Opinion | Iowa politics need to address racial justice and police brutality

Although the Derek Chauvin trial upheld accountability, Iowa has still has a long way to go to when it comes to ending systemic racism.



Minneapolis Defense Attorney Eric Nelson, and former Minneapolis police officer Derek Chauvin, listening to a witness during Chauvin’s trial on April 5, 2021 in Minneapolis.

Hannah Pinski, Opinions Editor

While the result of the Derek Chauvin trial was an example of accountability in our policing system, America still has a long way to go when it comes to racial justice. For Iowa, we still have to make that commitment to systemic change.

After 10 hours of deliberation, the former Minneapolis police officer was found guilty of second-degree murder, third-degree murder, and second-degree manslaughter.

In the aftermath of the Derek Chauvin trial, conversations about the results of this trial and its impact have sparked across the nation. But the real question is where do we — specifically the state of Iowa — go in addressing issues of systemic racism?

After the trial, multiple Iowa leaders and politicians issued statements on the implications of the trial.

Democratic politicians such as Ross Wilburn, chairman of the Iowa Democratic Party and a state legislator, emphasized continuing to uplift Black voices and defending Black lives in Iowa who are victims of police brutality.

Matt Sinovic, executive director of Progress Iowa, said he while hoped the trial brought some peace to George Floyd’s family, we must continue to fight to change state and federal law that doesn’t hold accountability for our police system.

On the Republican side, Iowa Gov. Kim Reynolds said in a press conference that the trial “shows that our legal system worked…and it’s time that we all come together as a country, heal, and continue to move forward.”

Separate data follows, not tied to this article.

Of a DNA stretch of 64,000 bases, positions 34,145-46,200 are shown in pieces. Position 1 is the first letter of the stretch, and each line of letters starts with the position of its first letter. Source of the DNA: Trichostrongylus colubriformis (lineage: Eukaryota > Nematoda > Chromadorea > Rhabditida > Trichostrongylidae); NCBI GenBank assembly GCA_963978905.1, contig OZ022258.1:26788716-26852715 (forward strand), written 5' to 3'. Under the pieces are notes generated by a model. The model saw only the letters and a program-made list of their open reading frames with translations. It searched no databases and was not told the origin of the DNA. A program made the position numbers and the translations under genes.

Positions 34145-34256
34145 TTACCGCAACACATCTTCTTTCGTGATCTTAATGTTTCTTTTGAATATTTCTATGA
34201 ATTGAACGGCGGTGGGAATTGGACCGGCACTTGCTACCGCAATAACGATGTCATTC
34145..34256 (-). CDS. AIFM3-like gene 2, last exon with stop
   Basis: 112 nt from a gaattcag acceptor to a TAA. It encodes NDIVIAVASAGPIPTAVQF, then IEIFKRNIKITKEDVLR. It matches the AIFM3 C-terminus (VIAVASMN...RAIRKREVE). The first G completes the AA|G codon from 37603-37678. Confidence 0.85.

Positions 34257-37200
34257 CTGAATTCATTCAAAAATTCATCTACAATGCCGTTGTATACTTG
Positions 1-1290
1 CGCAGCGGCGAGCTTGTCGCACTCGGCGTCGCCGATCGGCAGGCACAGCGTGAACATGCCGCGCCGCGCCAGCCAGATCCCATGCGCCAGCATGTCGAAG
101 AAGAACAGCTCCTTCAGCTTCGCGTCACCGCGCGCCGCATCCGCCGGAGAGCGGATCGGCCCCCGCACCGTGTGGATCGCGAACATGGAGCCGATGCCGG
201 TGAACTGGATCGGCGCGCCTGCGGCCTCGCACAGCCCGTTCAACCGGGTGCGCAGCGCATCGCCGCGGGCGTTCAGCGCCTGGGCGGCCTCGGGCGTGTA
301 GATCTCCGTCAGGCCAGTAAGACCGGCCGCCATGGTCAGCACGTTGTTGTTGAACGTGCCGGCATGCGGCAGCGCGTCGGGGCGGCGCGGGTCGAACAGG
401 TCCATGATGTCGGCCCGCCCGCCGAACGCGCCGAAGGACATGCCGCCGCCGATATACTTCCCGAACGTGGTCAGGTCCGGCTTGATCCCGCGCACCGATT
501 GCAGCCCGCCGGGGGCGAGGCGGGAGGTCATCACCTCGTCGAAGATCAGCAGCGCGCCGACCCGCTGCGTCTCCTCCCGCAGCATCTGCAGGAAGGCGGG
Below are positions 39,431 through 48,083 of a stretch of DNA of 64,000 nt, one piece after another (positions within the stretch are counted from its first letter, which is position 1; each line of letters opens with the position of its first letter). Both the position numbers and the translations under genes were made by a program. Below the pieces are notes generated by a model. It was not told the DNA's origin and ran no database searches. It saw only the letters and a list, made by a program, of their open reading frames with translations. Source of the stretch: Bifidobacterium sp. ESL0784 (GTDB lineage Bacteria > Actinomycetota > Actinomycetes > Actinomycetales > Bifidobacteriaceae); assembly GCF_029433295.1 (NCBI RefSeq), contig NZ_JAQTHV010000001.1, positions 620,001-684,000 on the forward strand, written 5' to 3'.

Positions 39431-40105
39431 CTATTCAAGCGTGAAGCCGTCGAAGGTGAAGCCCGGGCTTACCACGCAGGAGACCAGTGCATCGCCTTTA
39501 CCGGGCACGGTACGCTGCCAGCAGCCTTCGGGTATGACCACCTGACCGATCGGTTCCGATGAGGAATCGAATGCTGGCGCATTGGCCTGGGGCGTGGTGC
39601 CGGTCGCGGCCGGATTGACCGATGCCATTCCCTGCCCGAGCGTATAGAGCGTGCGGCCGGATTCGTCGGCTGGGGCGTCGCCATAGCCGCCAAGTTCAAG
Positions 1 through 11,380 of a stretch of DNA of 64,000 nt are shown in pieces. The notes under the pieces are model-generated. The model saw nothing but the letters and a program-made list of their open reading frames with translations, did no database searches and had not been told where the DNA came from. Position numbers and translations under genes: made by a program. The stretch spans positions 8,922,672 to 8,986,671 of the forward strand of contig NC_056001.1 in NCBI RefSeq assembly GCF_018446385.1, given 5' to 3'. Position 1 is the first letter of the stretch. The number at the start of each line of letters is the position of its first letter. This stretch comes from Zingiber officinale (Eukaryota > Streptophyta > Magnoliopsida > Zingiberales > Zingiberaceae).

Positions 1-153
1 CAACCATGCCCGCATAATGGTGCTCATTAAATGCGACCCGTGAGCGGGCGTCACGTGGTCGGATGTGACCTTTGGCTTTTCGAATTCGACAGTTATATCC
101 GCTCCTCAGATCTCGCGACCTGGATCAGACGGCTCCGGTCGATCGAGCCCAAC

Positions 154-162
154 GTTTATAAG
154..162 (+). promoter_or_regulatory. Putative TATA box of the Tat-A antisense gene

Iowa Sen. Julian Garrett, R-Indianola, said that he believes that the majority of police officers are good people and that this situation was what he called “ a rogue cop who did something he shouldn’t have done and the system worked and he was held accountable for it”, according to an article from the *Quad-City Times*.

So, what’s the problem with these statements? Well, what does exactly moving forward look like in Reynolds’ eyes?

It’s time to stop putting a Band-Aid on an old wound, which means moving forward and healing must include enacting systemic change. But frankly, legislation and some of Iowa politicians’ actions are going to prevent any progress in eliminating systemic racism in Iowa.

Even after Chauvin was found guilty, some of our leaders failed to recognize we still have a problem when it comes to systemic racism and police brutality. From marijuana arrest disparities to the tear-gassing incident on the I-80 last summer, it’s clear that Iowa has flaws in the system.

To be fair, Iowa did take some initiative when Reynolds signed a bill last summer that included banning most chokeholds and addressing police misconduct. But one piece of legislation only fixed a small part of the broken system, and Iowa is refusing to fix the rest of the cracks.

Take, for example, the fact that the anti-racial profiling bill failed to advance during this year’s legislative session. However, pro-police bills are still alive, such as the ‘Back the Blue’ bill that increases penalties on protest activity and reduces state funding for local governments that don’t follow these laws.

If we can’t have legislation that addresses these issues, let alone recognize we have a flawed system, then Iowa is going to continue to uphold systemic racism.

Chauvin’s trial was a step in the right direction when it comes to racial justice, but it doesn’t change the fact the system is still broken. Police brutality is still among us — take for example the death of Daunte Wright — and if anything, it serves as a catalyst to continue the fight against systemic racism.  Iowa is part of the problem, and this trial is pushing the state to commit to racial justice and create legislation that enacts systemic change.

Columns reflect the opinions of the authors and are not necessarily those of the Editorial Board, The Daily Iowan, or other organizations in which the author may be involved.